Review by Iman Boujelouah
The Bunker auditorium fills to the actors of this two-hander, (Ben Nathan and the vibrant Lara Sawalha,) asking audience members to take off their shoes. The shoes are then placed in a row downstage as the actors casually converse with the audience – an atmospheric sense of home is instantly created. On a bare stage, the actors recount the verbatim testimonies from Israelis and Palestinians, that Nathan, who also conceived the play, gathered on location. Both actors are adept at putting on varying shades of the Semitic accents, and transforming rapidly with impressive characterisations. Through clever direction (Daniel Goldman,) the actors place the audiences’ shoes across the stage, before pretending to stand in their shoes, as they perform each testimony. The masterful lighting design (Richard Williamson) tightly holds this illusion in place. The idea that the audiences’ shoes have now become those of the Semites, is heart-warming and already hits home the need for unconditional empathy to each testimony.
The testimonies are informative, thought-provoking insights into the region, that explore themes of ethnic tension, fear and conflict with great sensitivity. The piece throughout, remains well-balanced and non-biased, and it reinforces a dialogue of hope without ever sounding too preachy. Mostly, the testimonies trigger a cerebral response, and audiences are left questioning in an intellectual sense. At one point the performance invites the audience to question their preconceptions: whilst the audience are watching a Jewish woman’s testimony, they are asked using green and red cards to show whether they agree with her or not. The house lights are up in this scene, and all audience members are visible to each other. During this, Nathan is holding up a series of questions that prompt the audience to reflect on their decisions. This was a highly poignant technique, to get the audience to dissect the source of their opinions.
Both actors break out of character, to conceptually guide the audience throughout the performance. They directly address the issues faced in the rehearsal room, Sawalha spoke of being a Jordanian Christian actor that is often cast as Muslim or Jewish, Nathan spoke of his struggles as a Jewish actor and, of his experience of travelling to the Israel and Palestine. These interjections added further layers to the piece and made it more engaging overall. These interludes highlighted a strong emotional attachment the actors personally had to the piece – which for theatre in London – was refreshing to see.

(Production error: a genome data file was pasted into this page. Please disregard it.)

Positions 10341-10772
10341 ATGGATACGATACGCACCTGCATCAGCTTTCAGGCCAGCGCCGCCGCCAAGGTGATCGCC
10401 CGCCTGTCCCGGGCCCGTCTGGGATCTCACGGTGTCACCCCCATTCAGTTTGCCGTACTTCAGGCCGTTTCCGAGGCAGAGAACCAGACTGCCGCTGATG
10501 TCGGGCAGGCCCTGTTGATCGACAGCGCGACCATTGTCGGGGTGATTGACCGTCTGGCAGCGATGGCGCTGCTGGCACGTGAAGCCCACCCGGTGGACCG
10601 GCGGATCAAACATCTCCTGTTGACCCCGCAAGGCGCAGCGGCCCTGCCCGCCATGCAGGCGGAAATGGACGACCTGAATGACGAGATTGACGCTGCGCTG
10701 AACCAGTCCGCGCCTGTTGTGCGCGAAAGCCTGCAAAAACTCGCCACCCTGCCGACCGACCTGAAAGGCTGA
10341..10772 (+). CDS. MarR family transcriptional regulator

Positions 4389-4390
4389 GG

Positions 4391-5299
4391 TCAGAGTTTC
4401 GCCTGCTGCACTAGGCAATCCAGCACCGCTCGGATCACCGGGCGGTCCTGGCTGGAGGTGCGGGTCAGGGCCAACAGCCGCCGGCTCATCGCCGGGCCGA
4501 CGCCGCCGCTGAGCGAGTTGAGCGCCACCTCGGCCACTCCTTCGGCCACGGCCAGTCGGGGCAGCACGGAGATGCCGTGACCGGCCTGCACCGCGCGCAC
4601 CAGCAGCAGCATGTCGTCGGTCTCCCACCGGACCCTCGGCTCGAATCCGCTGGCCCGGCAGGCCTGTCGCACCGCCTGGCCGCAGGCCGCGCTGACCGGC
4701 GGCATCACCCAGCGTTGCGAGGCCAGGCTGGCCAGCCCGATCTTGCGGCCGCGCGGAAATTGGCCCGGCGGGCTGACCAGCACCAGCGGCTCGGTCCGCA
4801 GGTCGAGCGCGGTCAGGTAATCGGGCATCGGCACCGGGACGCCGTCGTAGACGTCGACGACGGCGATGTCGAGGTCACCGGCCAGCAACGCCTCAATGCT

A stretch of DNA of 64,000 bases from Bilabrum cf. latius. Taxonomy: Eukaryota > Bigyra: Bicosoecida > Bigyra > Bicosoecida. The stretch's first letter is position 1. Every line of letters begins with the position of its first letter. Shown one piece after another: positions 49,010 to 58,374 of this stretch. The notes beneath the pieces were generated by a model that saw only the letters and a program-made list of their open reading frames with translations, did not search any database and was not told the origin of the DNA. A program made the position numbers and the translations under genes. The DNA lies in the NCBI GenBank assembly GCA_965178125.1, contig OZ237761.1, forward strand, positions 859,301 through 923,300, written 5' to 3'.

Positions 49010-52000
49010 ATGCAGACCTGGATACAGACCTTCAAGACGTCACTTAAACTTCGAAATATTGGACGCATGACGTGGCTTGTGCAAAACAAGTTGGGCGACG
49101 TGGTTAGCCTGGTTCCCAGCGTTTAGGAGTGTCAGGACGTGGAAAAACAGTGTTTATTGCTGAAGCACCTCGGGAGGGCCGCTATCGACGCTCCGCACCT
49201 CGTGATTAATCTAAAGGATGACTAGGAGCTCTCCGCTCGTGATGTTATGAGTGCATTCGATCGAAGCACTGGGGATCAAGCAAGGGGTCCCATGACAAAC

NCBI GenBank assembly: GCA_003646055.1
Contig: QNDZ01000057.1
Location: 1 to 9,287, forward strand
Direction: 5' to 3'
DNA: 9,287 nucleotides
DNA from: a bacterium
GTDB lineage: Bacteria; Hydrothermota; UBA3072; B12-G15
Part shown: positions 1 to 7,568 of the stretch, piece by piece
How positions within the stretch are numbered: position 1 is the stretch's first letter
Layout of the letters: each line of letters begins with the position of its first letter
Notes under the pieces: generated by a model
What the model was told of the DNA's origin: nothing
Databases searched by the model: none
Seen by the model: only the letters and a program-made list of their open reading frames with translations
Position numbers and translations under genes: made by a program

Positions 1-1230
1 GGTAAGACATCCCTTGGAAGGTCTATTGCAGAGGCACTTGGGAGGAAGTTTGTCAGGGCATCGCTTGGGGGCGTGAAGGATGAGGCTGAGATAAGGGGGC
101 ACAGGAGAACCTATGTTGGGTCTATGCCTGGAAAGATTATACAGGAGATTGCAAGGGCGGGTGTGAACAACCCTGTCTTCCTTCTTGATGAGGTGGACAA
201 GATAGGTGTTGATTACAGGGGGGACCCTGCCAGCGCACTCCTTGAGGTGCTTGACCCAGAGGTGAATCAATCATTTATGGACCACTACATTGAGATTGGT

This highly emotive topic was tackled intelligently by Goldman, however, the continually interactive nature began to distract from the content of the piece after some time. A particularly poor choice was getting audience members to read aloud testimonies as part of a support group scene. Goldman uses this to reiterate the universality of the human experience and to underscore the fundamental emotions of the testimonies as accessible for all audience members alike. However, the scene ends up fragmented and difficult to follow.
The play hammers home a message of hope and the increasing unity between the two countries, that have more in common, than that which separates them. Though at times the piece does not sit as fully realised. Nathan’s final testimony, which is his own, is a powerful note. He recounts feeling conscious of how Jewish he looked when in a Muslim neighbourhood, compared to a few days later after he had befriended a group of Muslims. This final message also resounds beautifully in the title. As though the play all along had promised to come full circle with one unifying descriptor for Palestinians and Israelis: Semites.
Semites is showing now at the Bunker until 24 November. For more information and to purchase tickets, go to to The Bunker website here.
Iman works full-time in banking but is currently training to be an actor. She will be performing at The Pleasance this December and at the Arcola next March. Follow her on Twitter: @notlikethemodel